I hope the overview provided below will be of value. It is a foretaste of a white paper on hardwood supplies that I am writing for my pallet manufacturing friends. It will be written to speak to the thousands of companies that depend upon hardwood pallets. These pallet users need to have a dependable source of unbiased information about today’s pallet hardwood market. This white paper analysis will be available free to subscribers of the Pallet Profile Weekly. Others can purchase a copy. Contact Jeff at 804/550-0323 for your copy of the complete white paper.


Grade Hardwood — The grade hardwood market in 2001 and 2002 was anything but exciting. Many sawmills struggled to find customers. Hardwood exports to traditional markets often had to compete with lumber sources that had not once been a factor. Many sawmills either reduced their production or closed their doors permanently due to market factors. The recession took its toll. Equally if not more important, the flight of hardwood furniture manufacturing to the Pacific Rim (mostly to China) took a major bite out of the demand for domestic grade hardwood. Some hardwood was exported to China, but certainly not enough to compensate for the volume lost due to the flight of furniture manufacturers.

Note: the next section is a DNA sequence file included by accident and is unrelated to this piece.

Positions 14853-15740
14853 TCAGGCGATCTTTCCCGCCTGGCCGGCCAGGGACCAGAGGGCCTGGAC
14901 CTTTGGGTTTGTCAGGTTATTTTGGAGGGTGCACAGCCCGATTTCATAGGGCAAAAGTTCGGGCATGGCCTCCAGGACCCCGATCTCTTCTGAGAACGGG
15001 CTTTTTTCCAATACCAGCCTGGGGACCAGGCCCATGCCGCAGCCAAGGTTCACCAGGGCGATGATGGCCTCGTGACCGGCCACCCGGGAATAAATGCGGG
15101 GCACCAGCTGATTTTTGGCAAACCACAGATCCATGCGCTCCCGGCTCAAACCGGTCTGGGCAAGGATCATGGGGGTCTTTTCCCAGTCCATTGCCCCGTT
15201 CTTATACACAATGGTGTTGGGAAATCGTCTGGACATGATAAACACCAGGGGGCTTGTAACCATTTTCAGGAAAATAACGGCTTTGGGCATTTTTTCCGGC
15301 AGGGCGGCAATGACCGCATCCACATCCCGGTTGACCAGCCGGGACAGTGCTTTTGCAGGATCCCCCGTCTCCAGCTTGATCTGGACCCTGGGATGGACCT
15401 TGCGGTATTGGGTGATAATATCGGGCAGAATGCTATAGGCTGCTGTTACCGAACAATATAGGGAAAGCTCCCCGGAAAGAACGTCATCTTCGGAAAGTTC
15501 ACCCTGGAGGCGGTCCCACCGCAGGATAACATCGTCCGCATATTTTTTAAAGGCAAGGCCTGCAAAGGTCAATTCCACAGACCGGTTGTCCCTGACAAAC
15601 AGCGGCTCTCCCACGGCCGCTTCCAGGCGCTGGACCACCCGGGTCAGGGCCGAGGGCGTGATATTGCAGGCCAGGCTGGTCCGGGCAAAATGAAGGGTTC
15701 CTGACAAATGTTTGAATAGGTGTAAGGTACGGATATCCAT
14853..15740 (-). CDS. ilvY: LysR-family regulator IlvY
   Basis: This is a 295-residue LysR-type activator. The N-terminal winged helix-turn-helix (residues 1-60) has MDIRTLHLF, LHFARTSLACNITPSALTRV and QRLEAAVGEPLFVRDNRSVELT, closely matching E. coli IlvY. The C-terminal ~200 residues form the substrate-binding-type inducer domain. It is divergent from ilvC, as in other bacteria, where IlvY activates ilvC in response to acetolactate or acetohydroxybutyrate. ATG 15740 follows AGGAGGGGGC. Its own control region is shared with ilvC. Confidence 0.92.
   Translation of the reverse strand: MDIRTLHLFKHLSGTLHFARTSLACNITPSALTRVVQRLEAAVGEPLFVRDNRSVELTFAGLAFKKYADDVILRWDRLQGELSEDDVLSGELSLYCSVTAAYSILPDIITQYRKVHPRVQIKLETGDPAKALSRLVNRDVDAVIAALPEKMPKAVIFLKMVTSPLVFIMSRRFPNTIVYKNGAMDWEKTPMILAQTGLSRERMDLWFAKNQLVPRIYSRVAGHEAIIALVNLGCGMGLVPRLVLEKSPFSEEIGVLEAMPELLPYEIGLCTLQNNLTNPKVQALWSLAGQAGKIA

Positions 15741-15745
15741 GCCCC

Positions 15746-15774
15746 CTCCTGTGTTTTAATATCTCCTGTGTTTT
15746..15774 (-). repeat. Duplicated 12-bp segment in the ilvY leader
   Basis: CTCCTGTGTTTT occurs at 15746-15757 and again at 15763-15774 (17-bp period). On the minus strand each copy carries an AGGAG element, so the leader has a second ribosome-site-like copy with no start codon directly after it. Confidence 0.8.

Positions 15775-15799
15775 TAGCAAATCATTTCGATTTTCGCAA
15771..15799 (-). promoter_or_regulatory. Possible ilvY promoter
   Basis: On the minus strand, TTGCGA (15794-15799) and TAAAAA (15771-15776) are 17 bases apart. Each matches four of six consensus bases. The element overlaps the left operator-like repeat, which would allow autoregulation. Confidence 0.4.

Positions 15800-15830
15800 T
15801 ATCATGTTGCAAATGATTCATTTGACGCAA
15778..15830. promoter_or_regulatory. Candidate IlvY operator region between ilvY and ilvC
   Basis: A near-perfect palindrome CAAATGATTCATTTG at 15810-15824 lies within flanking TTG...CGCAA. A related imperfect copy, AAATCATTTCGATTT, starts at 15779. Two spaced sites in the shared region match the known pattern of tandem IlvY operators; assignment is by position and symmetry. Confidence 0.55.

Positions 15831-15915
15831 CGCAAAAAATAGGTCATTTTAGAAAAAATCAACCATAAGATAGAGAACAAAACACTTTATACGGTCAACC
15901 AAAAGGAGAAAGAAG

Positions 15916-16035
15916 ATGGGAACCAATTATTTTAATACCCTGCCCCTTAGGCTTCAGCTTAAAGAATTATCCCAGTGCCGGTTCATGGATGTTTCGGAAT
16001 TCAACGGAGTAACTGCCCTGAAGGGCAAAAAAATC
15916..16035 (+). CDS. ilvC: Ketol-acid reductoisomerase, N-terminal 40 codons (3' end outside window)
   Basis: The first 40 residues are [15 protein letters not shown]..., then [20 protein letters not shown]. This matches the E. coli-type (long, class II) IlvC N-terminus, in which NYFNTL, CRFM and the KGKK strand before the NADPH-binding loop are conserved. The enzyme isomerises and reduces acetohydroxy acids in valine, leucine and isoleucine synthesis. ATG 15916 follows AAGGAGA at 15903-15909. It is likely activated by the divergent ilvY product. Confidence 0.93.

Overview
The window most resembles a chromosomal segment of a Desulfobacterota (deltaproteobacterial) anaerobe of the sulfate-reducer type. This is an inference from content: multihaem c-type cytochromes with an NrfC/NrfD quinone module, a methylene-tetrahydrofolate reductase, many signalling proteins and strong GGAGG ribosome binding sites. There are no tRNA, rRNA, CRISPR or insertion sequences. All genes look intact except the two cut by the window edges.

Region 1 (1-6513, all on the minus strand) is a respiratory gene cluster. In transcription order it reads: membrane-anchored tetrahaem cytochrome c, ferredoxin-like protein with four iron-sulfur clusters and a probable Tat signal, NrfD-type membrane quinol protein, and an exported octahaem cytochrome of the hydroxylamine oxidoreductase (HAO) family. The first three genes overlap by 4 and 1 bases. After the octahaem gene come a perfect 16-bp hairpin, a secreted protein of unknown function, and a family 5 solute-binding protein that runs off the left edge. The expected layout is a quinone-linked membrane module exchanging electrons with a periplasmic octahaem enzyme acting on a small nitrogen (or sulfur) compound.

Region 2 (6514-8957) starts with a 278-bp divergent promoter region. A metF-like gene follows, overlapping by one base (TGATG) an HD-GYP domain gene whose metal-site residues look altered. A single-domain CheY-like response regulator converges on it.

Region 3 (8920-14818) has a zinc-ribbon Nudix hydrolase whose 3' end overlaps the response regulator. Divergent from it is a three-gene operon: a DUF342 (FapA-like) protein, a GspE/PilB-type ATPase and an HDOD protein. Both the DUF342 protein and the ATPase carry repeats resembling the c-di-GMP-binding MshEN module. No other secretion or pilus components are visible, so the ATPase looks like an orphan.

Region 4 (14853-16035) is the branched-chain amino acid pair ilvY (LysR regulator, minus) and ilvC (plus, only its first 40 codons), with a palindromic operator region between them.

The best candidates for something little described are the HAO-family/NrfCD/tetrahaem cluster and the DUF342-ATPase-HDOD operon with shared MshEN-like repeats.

Hardwood sawmillers often wonder how furniture manufacturers can ship material halfway around the world, make products, then ship them back to the U.S. and undersell domestically manufactured furniture. People often point to labor savings, but I believe that more modern plants in China may have created an unfair comparison. Many other costs, however, must be less, possibly much less, in China than they are here. Of course, environmental and regulatory issues in the U.S. can have a choking effect when compared to China.

            One of the ironic twists in this whole scenario is the fact that more and more hardwood logs are being exported. So, it is not just losing business to manufacturers halfway around the world. They are buying our logs at an increasing rate to manufacture hardwood products and ship them back to us. I would have once thought this to be impossible, but it appears to be happening.